Fans of the animated TV series South Park laugh at its irreverence, while non-fans think it crosses the line from edgy to repulsive. So the credit "...by the creator of South Park" could keep away as many theatregoers as it attracts. But people turned off by South Park's crudeness (or, as the Cannibal! program presumptuously calls them, "persons with no sense of humor") should not be deterred from seeing Cannibal! The Musical, a stage adaptation of a film written by South Park co-creator Trey Parker before television made him famous.
The staples of South Park humor are-blessedly, if you don't like the cartoon-in short supply in Cannibal!: only one fart, two references to a blow job, and zero lesbian-baiting jokes in the entire show. Oh, it does have hints of bestiality, a tribe of Utes referred to as "Injins," a depiction of Jesus as rather pedestrian, and a sight gag illustrating the title act. But since Cannibal! lacks the rampant vulgarity of South Park, and because its performers, costumes and props were vastly superior to what anyone might expect from late-night Off-Off-Broadway theater, this show could be enjoyed by those who love musicals as well as those who love to hate them.
Like the 1999 feature film of South Park, Cannibal! sends up old-fashioned musicals by using the format to tell an off-color tale: that of a gold-mining expedition gone awry, and what its sole survivor may have had to stomach when his hapless troop got lost. The catchy score of Cannibal! delightfully satirizes a range of show-tune genres: there's a love ballad, a tap dance, a song for a female belter, an ensemble number where each singer gets his own verse, a frequent reprise, even a dream ballet-all performed with the gusto and aptitude befitting a serious production (which Cannibal! proudly isn't). Ryan Brack, Joshua Gilliam, Matt Parson, Mark C. Ramsey, Jeremy Manta and Paul Lange form an untraditional yet hilariously winning chorus line as the six miners, whose antics are both the narrative and comic crux of the show. Their characters are written as one-dimensional-"optimist," "horny kid," "preacher" and so forth-but each embodies his role wholeheartedly without going over the top, and some genuine talent shines through the silly material. Juanita Schwartz, who narrates and plays a variety of roles, also stands out for her endearing nature, sharp comic timing and obvious affection for her work-qualities exhibited by the rest of the cast (Nadine Klein, Kasey Daley, John David West, Rob McDonald, Scott W. Sanborn, Yoshi Amao, Elizabeth Quinn) as well.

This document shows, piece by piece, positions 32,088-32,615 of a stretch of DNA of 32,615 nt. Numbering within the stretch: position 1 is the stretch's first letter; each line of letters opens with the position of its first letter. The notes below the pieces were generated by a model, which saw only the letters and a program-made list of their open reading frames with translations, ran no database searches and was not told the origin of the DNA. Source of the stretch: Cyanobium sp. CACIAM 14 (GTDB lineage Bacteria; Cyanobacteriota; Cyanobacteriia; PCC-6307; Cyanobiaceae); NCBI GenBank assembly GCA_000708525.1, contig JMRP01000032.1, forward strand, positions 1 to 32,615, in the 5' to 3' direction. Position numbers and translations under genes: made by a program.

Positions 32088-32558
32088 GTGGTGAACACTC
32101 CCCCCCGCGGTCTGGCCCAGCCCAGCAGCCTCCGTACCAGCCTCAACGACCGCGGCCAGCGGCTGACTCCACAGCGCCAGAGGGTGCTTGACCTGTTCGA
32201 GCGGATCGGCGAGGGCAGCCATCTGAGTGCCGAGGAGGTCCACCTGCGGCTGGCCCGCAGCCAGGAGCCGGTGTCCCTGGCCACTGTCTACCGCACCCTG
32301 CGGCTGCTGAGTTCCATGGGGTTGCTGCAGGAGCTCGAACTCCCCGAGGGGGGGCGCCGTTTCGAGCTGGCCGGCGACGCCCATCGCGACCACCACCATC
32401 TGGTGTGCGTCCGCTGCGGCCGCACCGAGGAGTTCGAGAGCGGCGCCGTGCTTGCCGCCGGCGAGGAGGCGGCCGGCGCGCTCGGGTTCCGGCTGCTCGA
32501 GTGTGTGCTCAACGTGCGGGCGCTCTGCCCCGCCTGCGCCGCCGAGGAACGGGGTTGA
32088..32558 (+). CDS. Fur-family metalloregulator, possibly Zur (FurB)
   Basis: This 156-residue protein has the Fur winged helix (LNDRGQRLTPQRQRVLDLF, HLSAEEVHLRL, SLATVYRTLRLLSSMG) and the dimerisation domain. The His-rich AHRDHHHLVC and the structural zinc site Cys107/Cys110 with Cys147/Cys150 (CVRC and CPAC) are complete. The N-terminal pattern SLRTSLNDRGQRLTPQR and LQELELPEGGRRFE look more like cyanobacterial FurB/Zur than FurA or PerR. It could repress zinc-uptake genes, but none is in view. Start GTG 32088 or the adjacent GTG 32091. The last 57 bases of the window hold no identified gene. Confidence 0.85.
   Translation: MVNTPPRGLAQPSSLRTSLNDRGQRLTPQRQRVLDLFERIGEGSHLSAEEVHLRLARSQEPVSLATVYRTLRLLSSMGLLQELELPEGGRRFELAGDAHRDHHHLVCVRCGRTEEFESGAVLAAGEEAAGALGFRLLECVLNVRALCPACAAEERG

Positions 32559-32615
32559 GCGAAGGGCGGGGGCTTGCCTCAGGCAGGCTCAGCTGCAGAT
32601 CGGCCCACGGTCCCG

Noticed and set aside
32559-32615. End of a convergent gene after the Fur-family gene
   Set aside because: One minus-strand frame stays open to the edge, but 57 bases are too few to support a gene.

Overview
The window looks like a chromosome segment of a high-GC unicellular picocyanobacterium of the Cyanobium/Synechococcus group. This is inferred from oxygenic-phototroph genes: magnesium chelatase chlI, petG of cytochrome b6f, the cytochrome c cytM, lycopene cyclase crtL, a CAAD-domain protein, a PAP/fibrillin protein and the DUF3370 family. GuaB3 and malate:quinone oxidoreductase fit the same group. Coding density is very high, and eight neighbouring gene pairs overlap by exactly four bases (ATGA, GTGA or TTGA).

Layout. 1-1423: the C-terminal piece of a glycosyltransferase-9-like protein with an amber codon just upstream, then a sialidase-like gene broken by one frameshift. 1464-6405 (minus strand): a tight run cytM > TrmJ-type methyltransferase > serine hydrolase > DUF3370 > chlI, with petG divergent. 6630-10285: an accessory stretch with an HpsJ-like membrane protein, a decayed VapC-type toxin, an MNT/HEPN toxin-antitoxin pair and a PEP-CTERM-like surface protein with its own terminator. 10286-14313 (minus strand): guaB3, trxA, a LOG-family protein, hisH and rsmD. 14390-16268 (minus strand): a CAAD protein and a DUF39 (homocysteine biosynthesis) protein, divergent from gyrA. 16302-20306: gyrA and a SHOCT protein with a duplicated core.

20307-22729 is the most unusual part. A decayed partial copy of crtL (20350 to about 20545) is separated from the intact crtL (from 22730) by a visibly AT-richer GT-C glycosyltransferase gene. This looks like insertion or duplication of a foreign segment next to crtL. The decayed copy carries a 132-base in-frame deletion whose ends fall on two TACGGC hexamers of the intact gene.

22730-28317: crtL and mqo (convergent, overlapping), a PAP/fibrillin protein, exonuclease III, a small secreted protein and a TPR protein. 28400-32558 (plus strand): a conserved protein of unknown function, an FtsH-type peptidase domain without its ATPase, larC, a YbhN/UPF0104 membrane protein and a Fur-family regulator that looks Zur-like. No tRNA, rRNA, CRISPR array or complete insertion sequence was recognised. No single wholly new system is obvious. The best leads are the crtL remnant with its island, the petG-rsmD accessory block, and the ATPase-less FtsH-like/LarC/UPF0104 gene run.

Costume designer Julia N. van Vliet garbed this assortment
of 19th-century archetypes-frontiersmen, fur trappers, Native
Americans, long-skirted ladies-in suitable attire, and the heavy
arsenal of props includes some clever accouterments. With such
an artful cast and production team, Cannibal! proves that
camp and quality do not have to be mutually exclusive.
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Copyright 2001 Adrienne Onofri